At Church Doctor Ministries, our culture has banned the word “problems.” It might simply be semantics to some people, but we choose to call them “challenges.” For us, the change of words signifies that God works everything for good—even “challenges.”
It seems this might have been an attitude adjustment for the Apostle Paul as well. He shared it in his second letter to the congregation at Corinth. This letter was then circulated throughout the province of Achaia.
The Kingdom of God impacts us with a different culture—a culture of God’s Kingdom. It changes our attitudes and our worldviews about everything. In verses 3-11 of the first chapter of this letter, Paul talks about hard times. When we face challenges, God is with us. When others face challenges, we can be there for them. We can be a divine conduit through which God brings healing and salvation.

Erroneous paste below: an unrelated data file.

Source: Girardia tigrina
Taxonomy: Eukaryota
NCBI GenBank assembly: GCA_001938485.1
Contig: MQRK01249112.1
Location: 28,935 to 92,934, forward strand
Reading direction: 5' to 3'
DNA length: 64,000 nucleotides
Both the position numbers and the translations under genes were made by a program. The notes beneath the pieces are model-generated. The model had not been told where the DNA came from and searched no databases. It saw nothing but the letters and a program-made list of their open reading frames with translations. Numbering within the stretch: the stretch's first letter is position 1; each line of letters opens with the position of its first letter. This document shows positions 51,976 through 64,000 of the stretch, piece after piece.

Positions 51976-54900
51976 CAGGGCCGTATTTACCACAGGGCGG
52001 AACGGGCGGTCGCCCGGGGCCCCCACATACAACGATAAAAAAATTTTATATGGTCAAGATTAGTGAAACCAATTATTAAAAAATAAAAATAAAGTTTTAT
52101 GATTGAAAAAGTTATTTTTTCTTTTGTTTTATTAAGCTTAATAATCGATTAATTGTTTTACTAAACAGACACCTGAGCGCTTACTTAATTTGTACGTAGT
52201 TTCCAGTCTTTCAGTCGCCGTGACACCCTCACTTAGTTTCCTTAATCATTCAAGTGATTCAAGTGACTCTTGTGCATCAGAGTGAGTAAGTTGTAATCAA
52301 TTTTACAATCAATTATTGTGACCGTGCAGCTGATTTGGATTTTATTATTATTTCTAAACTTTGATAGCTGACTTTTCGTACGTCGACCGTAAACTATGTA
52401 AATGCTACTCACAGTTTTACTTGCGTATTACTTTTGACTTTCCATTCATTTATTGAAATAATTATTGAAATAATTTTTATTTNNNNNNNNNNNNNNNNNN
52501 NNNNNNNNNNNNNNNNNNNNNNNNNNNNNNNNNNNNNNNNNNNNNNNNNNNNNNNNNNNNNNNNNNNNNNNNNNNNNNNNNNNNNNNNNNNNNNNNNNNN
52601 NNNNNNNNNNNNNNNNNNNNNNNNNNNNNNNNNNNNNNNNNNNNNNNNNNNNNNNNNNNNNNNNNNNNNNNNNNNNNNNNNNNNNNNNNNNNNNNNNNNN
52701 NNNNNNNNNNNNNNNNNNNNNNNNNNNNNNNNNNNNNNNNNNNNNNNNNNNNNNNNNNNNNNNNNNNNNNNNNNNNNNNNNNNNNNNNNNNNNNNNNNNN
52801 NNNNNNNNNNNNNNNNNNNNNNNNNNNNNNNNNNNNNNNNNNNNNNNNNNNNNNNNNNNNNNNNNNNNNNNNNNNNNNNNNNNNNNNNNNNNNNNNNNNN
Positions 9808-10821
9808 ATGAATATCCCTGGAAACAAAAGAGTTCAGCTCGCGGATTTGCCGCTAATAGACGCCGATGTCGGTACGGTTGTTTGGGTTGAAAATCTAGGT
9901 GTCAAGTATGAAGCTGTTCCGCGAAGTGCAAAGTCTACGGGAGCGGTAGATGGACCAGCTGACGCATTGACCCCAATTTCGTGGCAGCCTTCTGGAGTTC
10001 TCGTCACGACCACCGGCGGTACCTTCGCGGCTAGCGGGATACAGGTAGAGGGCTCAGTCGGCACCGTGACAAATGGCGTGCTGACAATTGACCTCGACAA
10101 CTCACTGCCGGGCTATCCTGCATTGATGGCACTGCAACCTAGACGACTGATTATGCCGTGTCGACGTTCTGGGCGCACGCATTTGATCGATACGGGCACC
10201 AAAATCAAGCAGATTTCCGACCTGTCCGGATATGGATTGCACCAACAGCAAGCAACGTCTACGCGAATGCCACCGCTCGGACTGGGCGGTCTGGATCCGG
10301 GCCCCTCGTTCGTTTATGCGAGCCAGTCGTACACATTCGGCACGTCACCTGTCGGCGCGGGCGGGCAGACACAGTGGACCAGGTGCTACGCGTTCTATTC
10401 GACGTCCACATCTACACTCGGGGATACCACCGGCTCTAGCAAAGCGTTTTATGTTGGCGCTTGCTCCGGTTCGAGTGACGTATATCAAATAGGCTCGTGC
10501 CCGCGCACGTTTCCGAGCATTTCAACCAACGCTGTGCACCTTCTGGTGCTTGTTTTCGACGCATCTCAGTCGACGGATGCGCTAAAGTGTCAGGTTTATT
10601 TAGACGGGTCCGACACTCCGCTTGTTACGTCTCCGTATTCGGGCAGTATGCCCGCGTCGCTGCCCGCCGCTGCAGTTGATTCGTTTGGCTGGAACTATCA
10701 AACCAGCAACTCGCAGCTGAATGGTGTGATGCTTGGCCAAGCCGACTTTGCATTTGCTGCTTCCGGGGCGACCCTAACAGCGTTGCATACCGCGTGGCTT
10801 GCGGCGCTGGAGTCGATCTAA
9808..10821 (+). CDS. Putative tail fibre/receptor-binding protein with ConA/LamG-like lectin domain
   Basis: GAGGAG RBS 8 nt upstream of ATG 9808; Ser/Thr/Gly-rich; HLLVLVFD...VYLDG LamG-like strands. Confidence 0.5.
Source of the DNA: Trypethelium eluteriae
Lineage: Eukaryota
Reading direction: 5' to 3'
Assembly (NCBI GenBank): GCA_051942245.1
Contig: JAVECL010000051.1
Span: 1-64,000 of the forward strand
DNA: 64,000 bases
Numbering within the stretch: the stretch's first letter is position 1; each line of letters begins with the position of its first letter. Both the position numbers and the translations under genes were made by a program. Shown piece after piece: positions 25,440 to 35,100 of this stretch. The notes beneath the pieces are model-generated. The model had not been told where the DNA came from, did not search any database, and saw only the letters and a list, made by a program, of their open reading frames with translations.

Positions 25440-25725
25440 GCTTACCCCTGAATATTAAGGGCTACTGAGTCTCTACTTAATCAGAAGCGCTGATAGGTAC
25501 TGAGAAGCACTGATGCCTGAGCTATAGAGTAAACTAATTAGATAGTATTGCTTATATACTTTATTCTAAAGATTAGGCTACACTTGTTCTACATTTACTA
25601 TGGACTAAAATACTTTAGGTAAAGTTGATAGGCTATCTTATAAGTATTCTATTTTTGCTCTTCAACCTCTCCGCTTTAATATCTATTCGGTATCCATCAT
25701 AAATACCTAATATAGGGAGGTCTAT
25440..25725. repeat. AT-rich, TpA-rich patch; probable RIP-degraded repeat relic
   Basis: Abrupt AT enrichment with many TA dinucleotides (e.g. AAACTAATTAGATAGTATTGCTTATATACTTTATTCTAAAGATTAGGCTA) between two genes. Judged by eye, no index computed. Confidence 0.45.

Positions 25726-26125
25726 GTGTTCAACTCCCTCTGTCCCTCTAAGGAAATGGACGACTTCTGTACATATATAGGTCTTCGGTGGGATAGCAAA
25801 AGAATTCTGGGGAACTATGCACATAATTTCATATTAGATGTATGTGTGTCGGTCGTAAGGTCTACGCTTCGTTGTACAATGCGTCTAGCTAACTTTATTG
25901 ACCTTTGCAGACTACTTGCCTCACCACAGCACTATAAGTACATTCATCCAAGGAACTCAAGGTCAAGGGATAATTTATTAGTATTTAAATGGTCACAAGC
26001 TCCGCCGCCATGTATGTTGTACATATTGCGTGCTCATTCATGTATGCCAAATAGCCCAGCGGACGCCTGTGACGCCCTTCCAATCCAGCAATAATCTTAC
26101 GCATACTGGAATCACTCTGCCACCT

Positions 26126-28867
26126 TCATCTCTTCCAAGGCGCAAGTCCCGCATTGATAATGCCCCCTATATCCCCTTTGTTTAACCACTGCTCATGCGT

This is God’s way of providing a helping hand, an encouraging word. Tough times can teach anyone to trust in God rather than in their own strength. Paul makes the point: God can help! After all, He has the power to raise the dead!
This is personal for every Christian. God turns challenges into faith-strengthening experiences. God also works through Christians like you to reach others who are far from Him. When someone in your social network who is not a believer has a challenge and shares it with you, what do you do?
Do you scroll your history as a believer to see if you’ve had a similar experience? If you do, did your faith in God provide a connection for God to help that person, through you? Do you share your story—your God story—with that person?
If you do, you are witnessing. You don’t have to quote the Bible. You don’t need to be an evangelist or a theologian. Just relate how you believe God helped you. Keep it simple.
You know what? If everyone in your church learned to do that, together, you would become God’s platform for a revival. Don’t make sharing your faith difficult. Just be there for others, and share what God has done in your life.